Life in the stalled shopping lanes

Published 10:05am Wednesday, July 9, 2014

While I’m sure hundreds of noteworthy things happened at our local Mega-mart last Thursday, I doubt any were quite as interesting as those occurring between approximately 11:10 and 11:28 that morning. That’s because the world came to an end at the end of lane one. And lane 21. And every lane in between.

After all, it’s not every day the cash registers at such a center of commerce – all of them – lose power. And if the eerie sound of electricity draining from these devices wasn’t Katrina-like enough, the walls that day were filled with high-capacity crowds. Thursday was, as you may remember, Fourth of July Eve, and buggies were piled high with the stuff of a big-eats holiday.

And so, Dear Readers, I have decided to share what I observed from my perch beside our just-checked $216 cart of groceries, minus, of course, the three items still waiting to be rung up. I should add that I do this with malice toward no merchant, and solely in hopes my list might prove edifying to others who may someday find themselves experiencing life in the stalled lane, too. So, without further ado, here they are, my “Top Ten Things to Watch When All the Registers at Mega-mart Lose Power.”

1. Electricians in hot water. I observed two guys wearing service uniforms shuffle their feet, hang their heads, and apparently take the heat for this particular unnatural disaster. Not pretty.

2. An amazing number of managers pacing the front corridor. That’s right, the same blue shirts you can rarely find even one of were everywhere, frantically talking into their headsets.

3. Your moo bars melting. These, and all the other expensive ice creams your kids talk you into, just don’t handle sustained freezer separation very well.

4. Shoppers returning for more. Tired of waiting to check out, many customers turned around and headed back to the aisles. Perhaps the whole thing was just a ploy to increase sales …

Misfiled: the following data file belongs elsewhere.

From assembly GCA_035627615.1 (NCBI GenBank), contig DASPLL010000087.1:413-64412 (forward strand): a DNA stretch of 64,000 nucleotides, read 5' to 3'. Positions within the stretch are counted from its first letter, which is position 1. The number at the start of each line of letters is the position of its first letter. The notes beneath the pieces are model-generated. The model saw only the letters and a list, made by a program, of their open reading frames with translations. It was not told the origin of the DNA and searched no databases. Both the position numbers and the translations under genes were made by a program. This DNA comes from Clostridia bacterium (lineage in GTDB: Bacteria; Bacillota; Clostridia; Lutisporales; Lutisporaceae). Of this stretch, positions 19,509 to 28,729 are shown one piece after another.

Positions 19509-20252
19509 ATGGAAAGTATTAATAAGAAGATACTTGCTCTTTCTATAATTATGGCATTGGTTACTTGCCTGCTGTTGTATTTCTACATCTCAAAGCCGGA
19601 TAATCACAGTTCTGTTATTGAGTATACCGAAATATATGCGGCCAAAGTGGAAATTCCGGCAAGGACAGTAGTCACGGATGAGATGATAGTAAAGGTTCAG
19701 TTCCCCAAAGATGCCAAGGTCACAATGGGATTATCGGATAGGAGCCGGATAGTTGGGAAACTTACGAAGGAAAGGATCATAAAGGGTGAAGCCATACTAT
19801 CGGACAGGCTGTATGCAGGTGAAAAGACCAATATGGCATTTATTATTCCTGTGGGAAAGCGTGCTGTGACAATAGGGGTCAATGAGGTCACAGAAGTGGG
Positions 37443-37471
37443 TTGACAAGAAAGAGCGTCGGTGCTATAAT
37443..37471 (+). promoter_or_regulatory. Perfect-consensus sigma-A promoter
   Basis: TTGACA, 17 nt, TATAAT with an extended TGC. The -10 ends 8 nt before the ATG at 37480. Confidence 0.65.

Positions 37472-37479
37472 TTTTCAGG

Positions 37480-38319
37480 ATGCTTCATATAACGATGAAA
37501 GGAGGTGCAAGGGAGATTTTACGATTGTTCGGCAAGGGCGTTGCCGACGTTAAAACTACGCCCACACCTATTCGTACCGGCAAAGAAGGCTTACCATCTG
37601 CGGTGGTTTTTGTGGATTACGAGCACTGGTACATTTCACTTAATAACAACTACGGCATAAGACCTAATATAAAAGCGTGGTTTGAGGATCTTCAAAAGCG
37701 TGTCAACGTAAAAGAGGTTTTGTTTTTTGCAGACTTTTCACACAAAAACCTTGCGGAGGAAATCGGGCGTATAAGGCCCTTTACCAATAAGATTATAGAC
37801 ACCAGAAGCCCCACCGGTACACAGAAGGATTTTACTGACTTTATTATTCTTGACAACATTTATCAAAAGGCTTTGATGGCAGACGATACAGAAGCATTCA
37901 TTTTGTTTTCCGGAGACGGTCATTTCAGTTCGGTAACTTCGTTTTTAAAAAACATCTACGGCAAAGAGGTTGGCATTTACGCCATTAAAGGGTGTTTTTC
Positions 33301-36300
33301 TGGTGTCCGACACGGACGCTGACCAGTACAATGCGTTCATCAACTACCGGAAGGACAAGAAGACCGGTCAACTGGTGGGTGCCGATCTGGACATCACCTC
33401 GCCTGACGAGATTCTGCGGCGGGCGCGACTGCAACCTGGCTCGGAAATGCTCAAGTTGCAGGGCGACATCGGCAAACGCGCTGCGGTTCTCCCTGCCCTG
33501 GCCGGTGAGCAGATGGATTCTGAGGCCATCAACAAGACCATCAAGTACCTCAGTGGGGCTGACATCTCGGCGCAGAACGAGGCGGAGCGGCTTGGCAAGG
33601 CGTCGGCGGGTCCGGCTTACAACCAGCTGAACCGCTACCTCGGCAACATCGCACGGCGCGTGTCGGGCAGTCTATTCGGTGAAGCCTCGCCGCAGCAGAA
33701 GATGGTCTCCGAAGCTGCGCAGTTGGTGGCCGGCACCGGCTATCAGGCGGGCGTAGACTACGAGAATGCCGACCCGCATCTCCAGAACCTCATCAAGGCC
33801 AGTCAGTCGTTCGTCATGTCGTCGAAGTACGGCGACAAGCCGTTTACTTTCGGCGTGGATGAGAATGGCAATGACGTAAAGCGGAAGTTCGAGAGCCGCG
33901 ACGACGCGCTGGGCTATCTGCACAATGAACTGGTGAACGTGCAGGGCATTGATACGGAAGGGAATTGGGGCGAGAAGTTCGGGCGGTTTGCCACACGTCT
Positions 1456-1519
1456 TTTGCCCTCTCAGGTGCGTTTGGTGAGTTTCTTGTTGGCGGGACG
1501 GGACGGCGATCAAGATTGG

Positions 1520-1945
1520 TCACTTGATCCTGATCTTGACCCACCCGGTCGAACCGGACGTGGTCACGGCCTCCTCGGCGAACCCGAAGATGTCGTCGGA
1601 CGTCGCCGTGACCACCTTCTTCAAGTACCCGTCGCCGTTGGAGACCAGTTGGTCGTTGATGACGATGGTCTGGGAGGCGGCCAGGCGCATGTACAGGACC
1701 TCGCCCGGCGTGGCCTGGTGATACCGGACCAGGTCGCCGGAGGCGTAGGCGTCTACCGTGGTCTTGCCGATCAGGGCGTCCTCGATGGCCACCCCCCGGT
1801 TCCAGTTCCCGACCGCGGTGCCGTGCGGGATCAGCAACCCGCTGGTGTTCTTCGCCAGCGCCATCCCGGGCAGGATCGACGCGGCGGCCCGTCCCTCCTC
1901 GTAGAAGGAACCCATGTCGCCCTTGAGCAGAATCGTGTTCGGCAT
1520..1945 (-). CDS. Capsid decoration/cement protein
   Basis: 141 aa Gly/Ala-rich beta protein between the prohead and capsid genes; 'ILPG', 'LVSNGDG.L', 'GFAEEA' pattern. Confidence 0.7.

5. Shoppers trying to leave their bargains behind. That’s when smiling greeters suddenly asserted themselves like Parchman guards during a lock-down: Think you’re going somewhere, Buster?

6. Rumblings from the republic. Can they really force us to stand here this long? Aren’t they required to have generators? Is it legal to make someone with chocolate addictions spend 18 minutes within reach of every candy bar known to man?

7. The stuff other people put in their buggies. Who knew they still make Twinkies? I haven’t seen one since junior high.

8. What happens when the registers juice back up. Everyone – me, the 15 customers in line behind me, even Luis the Cashier – got downright giddy. Then we realized my entire buggy would have to be re-checked.

9. What happens when the scales don’t juice back up. Luis took the rechecking thing in stride, but when my grapes gave him trouble, well, I guess it was just too much. He flipped the manager beacon in obvious disgust. “They won’t scale,” he told the blue shirt that came moments later. “THEY JUST WON’T SCALE!”

10. The bonding. I learned a lot about the couple behind me (“Is that really Billy Ray’s daughter on that magazine? Oh, my.”) When it was all over and I was sprinting toward the exit, they waved me on, shouting “We’ll miss you!” at the top of their lungs. I should have gotten their names.

So there you have it, friends. It always pays to be prepared.

 Wesson resident Kim Henderson is a freelance writer who writes for The Daily Leader. Contact her at